September 17, 2007 London
Of course, it's really much too premature to weight Erdem's budding trajectory with such analogies. His own focus was on his fabricsthe taffetas, silks, and weaves were all custom-made for him. The fan-pleating that fell away from a tiny "biker jacket" bodice or cascaded down the back of a trapeze dress was his way of "allowing the fabric to do what it wants to do." These swinging shapes were better ambassadors for the designer than some of the more fitted pieces or the harem pant silhouette (here, Erdem turned Eden, as in Barbara).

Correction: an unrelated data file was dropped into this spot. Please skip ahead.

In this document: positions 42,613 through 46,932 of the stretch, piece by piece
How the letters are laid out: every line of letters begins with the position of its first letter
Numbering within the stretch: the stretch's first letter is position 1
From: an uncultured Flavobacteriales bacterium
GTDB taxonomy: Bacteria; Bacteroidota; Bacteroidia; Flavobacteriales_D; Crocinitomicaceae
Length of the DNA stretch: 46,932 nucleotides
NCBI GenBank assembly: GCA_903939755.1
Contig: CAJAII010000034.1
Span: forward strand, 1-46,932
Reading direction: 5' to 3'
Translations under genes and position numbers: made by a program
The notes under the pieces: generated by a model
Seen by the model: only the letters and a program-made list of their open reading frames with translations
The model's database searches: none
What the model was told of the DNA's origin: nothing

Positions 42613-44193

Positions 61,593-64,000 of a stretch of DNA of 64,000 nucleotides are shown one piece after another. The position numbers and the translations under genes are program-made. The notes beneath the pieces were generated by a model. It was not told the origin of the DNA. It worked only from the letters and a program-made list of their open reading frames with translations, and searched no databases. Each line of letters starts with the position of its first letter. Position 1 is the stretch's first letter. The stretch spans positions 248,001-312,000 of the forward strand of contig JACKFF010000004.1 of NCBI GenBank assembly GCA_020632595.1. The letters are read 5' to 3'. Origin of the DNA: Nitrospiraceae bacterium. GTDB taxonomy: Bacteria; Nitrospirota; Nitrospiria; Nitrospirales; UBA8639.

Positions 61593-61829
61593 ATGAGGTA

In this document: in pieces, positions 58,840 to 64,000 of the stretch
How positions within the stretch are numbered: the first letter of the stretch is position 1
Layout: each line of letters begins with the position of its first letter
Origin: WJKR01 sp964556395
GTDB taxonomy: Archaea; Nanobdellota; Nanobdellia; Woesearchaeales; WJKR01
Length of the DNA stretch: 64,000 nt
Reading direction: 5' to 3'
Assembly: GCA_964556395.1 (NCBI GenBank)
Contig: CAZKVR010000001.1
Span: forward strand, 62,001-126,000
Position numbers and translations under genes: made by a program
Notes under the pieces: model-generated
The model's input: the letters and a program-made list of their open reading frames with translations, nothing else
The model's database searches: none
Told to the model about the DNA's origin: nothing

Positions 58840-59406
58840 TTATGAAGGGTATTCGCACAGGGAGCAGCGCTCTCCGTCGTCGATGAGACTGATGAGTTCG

If the Mackintoshes were a winning holdover from seasons past, so were the prints, botanicals blown up and smudged on the computer until they looked familiar-yet-not. A full print dress fanning out from the tight little apex of a halter nudged the Erdem ethos up a notch in sophistication. At the same time, it highlighted the fact that Erdem's work, like that of many of his London peers, thrives in its own slightly surreal little bubble.